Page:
Frisco’s recent decision to sign on to the U.S. Mayors Climate Protection Agreement is still a worthwhile move, said Stephen Saunders, head of the Rocky Mountain Climate Organization.
“I enthusiastically applaud their decision,” said Saunders, whose organization has been spreading the word about global warming impacts to the West’s snowpack and water supplies.
Saunders said the Rocky Mountain Climate Organization will this week release a joint report compiled with the Natural Resources Defense Council on climate change impacts to national parks.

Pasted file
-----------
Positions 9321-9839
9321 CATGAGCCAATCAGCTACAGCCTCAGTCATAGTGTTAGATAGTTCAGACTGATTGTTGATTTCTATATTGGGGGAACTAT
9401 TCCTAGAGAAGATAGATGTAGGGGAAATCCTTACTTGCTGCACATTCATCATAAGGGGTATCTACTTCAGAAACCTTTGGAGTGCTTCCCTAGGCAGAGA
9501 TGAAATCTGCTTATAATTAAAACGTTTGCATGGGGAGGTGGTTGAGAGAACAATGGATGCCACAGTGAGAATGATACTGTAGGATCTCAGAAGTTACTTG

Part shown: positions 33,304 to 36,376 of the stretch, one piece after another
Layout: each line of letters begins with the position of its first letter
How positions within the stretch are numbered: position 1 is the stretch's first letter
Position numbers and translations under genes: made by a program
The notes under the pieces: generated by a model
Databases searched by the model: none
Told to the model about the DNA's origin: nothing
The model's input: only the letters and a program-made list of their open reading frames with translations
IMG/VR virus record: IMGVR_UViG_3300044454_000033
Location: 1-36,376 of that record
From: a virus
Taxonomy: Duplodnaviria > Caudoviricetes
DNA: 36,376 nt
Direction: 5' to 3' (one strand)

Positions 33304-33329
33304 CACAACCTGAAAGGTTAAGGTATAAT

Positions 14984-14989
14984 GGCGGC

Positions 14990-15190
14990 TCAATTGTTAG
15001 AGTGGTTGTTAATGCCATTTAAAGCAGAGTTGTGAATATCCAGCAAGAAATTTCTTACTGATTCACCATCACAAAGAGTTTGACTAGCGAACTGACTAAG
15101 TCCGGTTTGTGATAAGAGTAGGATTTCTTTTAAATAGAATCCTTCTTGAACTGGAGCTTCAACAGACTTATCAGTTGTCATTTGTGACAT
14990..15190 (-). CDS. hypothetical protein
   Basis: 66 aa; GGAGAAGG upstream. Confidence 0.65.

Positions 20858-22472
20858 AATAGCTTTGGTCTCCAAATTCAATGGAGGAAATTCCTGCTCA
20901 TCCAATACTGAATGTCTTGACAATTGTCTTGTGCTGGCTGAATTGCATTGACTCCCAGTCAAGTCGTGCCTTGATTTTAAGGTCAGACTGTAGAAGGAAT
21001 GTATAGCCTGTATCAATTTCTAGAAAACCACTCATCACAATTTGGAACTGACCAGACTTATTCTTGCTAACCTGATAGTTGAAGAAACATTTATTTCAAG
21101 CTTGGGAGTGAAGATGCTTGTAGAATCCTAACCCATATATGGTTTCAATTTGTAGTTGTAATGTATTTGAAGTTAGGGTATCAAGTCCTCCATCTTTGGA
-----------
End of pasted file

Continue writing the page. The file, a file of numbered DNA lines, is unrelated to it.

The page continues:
Frisco joins 266 other U.S. cities in agreeing to try and meet or beat Kyoto Protocol targets by adopting anti-sprawl land use policies, with urban reforestation and public education campaigns. At the same time, endorsement of the climate agreement means Frisco will urge the state and federal government to enact policies and programs to meet the Kyoto targets, including a seven percent reduction in greenhouse gases from 1990 levels by 2012.